* In the seasons with more than 8 teams the standings were scaled so that they could be compared side-by-side against other seasons
The first sports analytics articles I ever read were about estimating the role of luck in American football. A website called Advanced NFL Stats, founded by Brian Burke, calculated what the distribution of team win percentages would be across the league based on different combinations of luck and skill, much like I have described above. Burke took it one step further: each game was not simply decided on a coin toss, instead, there was an X% probability that the game would be decide on a coin toss, otherwise the ‘stronger’ team would always win.
“It dawned on me to create another simulation, one that synthesized the pure-luck and pure-skill distributions together in varying degrees. (10% luck/90% skill, 20% luck/80% skill, etc.) Basically, the luck% variable determined a percentage of games (chosen at random) to be decided by pure luck, essentially a coin flip. The remainder of the games were credited to the superior team.”
He determined that the best fit between his simulated results and real life happened when games where about 53% luck. Using the same approach, I make the IPL somewhere between 73-85% luck.
The most true-to-life method was to assign each team a different strength, from which I could calculate win probabilities for any match-up. In the most accurate version, the best team had a 61% chance of beating an average team. The simulations, more or less, matched both the size of the spread in the final league table and the 15% correlation between team results in the first and second halves of the season. It wasn’t quite possible to get both exactly right – either the standings were not ‘bunched’ enough, or the correlations were too low – but it was better than anything else I tried. Through 1000 simulations, the strongest team averaged 4 titles across 12 seasons, just like Mumbai.
It is worth clarifying what we define as ‘luck’. In his book on the subject, Ed Smith rightly notes that the average person, the statistician, and the gambler often mean completely different things when they refer to luck. His own definition – what happens to me that is outside my control – is one that I can broadly agree with. It makes sense and it’s a useful way to draw lines between what can and can’t be called luck.
Setting aside any philosophical debates on free will, the problem with Smith’s definition is that it depends on perspective. The pronoun, my, is key. It only works on a completely personal level. Watson was dropped three times in the 2019 final and survived a run-out before his innings had barely started. From his perspective, and CSK’s, that is lucky. His control over proceedings vanished as soon as the ball left the bat. From Mumbai’s perspective, they had the chance to dismiss him on four occasions and, in each case, the outcome rested entirely in their hands.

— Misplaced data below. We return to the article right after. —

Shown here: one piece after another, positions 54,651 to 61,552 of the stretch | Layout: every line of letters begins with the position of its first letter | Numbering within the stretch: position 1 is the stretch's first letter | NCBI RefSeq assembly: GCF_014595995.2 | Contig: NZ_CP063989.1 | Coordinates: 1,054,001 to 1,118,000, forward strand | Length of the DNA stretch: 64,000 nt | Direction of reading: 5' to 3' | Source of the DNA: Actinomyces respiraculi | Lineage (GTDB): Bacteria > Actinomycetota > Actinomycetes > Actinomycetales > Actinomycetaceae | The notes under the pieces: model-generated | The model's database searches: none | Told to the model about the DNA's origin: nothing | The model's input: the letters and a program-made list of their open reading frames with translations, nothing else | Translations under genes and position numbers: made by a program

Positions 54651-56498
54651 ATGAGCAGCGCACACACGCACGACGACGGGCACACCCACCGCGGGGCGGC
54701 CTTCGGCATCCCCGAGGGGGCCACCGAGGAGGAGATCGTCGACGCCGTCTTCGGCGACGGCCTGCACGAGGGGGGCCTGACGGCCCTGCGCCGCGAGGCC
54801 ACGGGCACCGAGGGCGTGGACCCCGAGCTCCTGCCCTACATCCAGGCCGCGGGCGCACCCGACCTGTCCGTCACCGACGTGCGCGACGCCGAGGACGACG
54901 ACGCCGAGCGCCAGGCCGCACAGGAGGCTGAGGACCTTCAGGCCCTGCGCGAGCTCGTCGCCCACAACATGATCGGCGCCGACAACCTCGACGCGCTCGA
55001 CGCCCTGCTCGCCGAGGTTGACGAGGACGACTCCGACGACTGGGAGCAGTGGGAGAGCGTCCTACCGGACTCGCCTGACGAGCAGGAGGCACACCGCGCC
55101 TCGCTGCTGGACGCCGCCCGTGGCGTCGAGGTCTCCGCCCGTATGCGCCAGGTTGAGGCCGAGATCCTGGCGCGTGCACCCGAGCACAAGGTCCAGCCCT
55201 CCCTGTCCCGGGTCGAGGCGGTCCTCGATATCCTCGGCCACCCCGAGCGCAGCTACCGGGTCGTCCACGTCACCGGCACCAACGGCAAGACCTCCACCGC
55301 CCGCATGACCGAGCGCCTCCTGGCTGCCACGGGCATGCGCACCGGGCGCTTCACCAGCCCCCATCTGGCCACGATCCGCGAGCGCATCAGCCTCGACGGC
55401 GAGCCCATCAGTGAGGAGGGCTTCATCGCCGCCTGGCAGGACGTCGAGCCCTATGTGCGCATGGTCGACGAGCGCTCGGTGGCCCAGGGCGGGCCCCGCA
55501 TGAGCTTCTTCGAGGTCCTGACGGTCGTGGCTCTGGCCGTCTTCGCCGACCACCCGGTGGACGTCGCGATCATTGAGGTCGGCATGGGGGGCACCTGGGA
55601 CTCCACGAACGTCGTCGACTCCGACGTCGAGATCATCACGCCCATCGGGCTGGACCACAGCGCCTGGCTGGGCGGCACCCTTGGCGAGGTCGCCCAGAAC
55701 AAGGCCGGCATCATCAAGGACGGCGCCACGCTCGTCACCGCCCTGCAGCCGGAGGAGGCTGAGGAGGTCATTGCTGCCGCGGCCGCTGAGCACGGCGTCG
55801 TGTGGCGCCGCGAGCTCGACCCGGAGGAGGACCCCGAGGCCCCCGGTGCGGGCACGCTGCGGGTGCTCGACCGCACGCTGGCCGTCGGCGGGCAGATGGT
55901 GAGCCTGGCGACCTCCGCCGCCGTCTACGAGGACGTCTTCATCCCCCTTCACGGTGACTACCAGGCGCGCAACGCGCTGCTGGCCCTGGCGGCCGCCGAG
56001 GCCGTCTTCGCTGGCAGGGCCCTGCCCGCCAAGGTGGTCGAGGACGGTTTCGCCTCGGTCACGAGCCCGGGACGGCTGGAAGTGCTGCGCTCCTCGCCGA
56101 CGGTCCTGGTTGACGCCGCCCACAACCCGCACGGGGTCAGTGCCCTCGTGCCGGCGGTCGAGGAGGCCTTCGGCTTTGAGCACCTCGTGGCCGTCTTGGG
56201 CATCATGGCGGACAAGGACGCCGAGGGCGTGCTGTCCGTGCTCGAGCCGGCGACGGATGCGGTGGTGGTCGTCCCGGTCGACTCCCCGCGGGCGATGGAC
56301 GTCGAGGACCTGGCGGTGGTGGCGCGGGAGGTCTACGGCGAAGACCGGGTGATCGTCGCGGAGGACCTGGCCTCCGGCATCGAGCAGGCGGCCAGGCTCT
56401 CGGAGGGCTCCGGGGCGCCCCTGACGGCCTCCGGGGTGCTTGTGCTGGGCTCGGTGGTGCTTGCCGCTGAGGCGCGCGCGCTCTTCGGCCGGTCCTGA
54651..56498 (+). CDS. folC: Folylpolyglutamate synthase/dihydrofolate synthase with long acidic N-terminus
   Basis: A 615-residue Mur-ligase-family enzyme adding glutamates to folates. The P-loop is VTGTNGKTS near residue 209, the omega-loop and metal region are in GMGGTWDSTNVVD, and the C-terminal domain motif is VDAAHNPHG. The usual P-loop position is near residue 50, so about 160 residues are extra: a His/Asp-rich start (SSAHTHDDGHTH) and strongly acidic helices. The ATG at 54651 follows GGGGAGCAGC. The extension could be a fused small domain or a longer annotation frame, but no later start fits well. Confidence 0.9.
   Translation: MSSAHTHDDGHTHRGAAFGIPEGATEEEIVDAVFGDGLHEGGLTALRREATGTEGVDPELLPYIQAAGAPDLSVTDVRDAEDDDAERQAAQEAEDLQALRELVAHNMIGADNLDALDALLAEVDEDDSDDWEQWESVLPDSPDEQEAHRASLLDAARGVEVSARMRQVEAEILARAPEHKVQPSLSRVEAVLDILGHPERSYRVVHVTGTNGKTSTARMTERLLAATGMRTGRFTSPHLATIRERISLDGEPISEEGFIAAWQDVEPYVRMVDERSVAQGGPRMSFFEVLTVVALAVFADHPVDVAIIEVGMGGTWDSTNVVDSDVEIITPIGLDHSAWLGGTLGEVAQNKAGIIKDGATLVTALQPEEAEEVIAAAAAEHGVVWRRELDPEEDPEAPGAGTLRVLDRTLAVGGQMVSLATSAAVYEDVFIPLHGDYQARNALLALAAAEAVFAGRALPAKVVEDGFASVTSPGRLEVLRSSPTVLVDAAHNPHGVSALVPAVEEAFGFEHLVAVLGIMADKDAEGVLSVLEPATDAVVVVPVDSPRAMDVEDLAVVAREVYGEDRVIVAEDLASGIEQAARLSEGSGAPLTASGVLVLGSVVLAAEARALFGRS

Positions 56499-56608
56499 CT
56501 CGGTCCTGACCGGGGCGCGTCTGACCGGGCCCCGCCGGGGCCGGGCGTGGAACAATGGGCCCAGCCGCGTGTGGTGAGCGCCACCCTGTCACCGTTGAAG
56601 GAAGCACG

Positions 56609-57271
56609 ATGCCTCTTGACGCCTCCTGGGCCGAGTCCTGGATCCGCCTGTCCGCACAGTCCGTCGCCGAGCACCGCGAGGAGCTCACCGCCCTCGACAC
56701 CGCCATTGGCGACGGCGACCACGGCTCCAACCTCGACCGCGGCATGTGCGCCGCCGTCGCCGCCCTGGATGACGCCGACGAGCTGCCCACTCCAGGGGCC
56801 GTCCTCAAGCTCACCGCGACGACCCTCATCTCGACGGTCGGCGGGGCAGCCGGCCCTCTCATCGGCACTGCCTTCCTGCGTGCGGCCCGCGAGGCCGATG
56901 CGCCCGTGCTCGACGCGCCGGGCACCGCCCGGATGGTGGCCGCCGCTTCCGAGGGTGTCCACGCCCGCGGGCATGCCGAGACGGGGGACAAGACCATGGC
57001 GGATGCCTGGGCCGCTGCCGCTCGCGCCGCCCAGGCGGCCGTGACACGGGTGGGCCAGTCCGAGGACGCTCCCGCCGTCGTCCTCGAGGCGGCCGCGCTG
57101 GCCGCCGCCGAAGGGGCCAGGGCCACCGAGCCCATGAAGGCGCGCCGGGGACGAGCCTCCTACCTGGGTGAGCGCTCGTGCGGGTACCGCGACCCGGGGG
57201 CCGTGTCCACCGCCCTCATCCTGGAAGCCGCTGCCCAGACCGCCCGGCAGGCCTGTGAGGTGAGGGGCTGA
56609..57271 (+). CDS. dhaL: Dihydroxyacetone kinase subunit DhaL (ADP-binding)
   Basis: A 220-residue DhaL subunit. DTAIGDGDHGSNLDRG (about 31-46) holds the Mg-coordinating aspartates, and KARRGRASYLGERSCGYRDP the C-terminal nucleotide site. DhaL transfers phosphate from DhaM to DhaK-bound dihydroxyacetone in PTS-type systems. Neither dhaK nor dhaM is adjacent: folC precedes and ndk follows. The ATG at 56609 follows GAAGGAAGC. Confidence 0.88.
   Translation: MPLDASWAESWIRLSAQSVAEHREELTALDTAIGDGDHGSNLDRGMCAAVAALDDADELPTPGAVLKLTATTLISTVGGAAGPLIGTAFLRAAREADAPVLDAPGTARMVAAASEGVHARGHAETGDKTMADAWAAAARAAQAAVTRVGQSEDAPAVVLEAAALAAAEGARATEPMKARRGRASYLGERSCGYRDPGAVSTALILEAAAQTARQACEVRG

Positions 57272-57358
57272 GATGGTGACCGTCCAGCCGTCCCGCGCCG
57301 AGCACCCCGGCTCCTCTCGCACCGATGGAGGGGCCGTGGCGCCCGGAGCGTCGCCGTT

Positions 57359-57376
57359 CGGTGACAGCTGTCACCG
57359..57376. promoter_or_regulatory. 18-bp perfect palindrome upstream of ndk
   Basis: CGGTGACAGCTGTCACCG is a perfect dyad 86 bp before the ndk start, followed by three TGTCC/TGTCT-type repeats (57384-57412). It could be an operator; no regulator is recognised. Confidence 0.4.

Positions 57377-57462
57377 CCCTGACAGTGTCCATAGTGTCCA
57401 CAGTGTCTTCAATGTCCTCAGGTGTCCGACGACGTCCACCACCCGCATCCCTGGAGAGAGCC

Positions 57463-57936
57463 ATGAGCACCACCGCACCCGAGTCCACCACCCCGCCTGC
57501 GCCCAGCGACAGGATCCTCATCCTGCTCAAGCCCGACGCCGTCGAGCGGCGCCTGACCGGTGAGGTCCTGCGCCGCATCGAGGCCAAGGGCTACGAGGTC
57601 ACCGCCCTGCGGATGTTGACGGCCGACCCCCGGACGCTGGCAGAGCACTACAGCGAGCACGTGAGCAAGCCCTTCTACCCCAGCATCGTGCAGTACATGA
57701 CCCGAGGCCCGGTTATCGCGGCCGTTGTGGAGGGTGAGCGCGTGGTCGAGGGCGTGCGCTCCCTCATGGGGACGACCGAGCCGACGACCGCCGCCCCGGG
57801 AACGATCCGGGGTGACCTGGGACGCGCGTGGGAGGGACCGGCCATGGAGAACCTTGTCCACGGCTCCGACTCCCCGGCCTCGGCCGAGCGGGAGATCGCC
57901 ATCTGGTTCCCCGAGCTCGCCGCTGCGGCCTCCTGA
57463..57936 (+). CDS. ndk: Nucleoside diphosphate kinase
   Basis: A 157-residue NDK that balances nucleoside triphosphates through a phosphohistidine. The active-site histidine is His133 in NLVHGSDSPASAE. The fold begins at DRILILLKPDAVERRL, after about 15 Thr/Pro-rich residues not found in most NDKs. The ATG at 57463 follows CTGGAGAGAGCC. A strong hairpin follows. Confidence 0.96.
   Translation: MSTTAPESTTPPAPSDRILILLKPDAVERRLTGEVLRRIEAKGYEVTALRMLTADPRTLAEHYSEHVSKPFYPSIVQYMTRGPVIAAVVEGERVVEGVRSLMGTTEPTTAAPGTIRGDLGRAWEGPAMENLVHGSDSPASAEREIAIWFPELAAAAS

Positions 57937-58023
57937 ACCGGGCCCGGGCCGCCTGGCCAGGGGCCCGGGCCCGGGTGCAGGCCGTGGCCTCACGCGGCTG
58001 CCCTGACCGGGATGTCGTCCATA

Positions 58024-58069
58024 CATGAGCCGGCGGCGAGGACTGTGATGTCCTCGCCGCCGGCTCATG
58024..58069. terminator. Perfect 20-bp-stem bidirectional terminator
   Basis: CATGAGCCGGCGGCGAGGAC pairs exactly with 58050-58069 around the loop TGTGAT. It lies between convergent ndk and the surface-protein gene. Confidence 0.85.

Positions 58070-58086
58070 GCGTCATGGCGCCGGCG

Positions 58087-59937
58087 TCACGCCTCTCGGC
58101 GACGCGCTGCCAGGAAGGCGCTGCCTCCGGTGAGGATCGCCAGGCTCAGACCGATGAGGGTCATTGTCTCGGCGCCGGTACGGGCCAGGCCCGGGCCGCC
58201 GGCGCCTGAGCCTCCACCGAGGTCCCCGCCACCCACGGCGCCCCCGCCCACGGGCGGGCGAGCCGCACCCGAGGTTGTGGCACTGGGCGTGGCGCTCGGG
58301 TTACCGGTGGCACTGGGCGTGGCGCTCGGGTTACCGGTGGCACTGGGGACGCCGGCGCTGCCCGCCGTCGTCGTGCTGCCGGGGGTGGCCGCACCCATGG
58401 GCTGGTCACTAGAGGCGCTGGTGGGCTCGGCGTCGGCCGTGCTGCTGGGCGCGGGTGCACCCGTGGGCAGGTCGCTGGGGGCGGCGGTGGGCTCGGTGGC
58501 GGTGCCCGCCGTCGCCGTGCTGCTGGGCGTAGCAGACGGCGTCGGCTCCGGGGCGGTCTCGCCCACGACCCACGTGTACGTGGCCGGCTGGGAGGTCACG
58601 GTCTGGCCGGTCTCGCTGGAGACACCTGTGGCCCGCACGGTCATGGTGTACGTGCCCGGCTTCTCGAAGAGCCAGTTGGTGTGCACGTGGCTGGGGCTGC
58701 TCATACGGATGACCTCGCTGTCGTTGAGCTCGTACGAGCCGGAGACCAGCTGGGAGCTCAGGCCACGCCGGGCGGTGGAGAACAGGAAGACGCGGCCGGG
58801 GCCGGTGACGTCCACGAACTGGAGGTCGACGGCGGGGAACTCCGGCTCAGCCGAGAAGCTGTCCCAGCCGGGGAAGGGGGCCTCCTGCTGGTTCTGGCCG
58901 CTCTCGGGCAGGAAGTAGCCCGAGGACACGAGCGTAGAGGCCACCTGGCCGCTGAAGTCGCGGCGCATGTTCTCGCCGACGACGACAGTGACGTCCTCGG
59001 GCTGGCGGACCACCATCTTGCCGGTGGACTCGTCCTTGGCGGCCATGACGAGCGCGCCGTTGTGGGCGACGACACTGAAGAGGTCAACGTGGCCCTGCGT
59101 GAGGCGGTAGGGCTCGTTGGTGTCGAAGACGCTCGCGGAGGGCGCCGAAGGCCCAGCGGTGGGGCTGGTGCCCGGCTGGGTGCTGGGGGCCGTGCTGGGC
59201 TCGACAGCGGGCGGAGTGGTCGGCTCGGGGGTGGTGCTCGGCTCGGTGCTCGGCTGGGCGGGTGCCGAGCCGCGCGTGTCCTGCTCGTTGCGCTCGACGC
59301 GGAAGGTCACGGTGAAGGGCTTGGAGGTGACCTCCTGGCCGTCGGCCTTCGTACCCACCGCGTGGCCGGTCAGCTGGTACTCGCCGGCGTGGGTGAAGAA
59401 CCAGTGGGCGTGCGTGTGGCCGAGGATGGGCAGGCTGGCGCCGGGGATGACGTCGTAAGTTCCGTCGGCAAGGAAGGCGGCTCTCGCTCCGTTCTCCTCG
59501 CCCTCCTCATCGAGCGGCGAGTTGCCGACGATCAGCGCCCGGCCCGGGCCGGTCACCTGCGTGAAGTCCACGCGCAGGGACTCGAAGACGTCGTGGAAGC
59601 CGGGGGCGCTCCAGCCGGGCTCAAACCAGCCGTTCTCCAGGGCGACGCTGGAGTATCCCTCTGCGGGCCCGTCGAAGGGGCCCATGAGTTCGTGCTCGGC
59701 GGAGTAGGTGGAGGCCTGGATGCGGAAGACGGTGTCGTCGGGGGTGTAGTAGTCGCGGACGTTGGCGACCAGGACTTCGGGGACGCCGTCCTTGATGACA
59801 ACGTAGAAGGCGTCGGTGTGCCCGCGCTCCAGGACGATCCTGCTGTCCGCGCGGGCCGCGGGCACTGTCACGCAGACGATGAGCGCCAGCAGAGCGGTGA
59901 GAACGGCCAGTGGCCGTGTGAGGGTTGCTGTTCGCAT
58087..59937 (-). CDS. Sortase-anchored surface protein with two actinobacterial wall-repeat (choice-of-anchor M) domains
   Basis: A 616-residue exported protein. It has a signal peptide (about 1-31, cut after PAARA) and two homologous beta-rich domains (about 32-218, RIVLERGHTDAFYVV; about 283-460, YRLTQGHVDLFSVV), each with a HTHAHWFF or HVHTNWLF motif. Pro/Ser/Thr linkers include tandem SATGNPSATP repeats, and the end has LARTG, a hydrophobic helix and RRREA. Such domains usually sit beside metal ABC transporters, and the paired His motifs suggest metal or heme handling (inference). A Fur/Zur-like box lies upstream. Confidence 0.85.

The statistician’s definition* is more concerned with predictable and repeatable outcomes. Malinga might have a superb yorker execution rate but no one can accurately predict when he will and won’t land them. The outcome of the 2019 final, therefore, counts as luck, to some degree. The fact that he can successfully execute 70% of his yorkers across an entire season is skill. That he executed on the most impactful ball of the IPL final is partly luck.
* The gambler’s definition is often similar to the statistician’s, but it only includes events where he loses money
It is tempting to conclude that the IPL is just a show. Perhaps the IPL gods are not flipping coins for each individual match, and then writing an engaging script to produce the necessary score line. Instead, they flip coins to decide who gets to win the title and then manufacture a league narrative that maximises excitement and tension. That would be the most reductive way to simultaneously explain the overly ‘bunched’ standings and the remarkable sustained success of Chennai – but it isn’t the only way.
The right blend of randomness can also produce a chaotic league phase whilst also allowing strong teams to demonstrate their superiority. It is almost certain that some IPL teams are better than others. The distribution of team strengths that best fits the data comprises a best team with a 61% chance over an average team. And if one team is better than the all others, it is probably Chennai, and Dhoni is probably the reason why. True outliers in sport are always a combination of skill and luck – you need both. It is unlikely that Chennai’s playoff streak happens if they were merely an average team, but it also doesn’t happen unless they receive a few lucky breaks at the right times.
Luck clearly plays a huge role in T20 cricket. In the 2019 season alone, we have seen 6 last ball finishes, last over no-balls, and a Mankad that generated a c.20% swing in win probability. Each time, the losing team was inches away from victory, or the playoffs, or the title. We constantly underestimate the effects of randomness when we assess the careers of great players and the histories of great teams. We can’t help it. It’s in a DNA. As such, I do not believe it outlandish to suggest that if the IPL started over, Dhoni would have just as much chance of a losing record as a winning one. But, if we found ourselves magically transported to such a parallel universe, I certainly wouldn’t bet against him.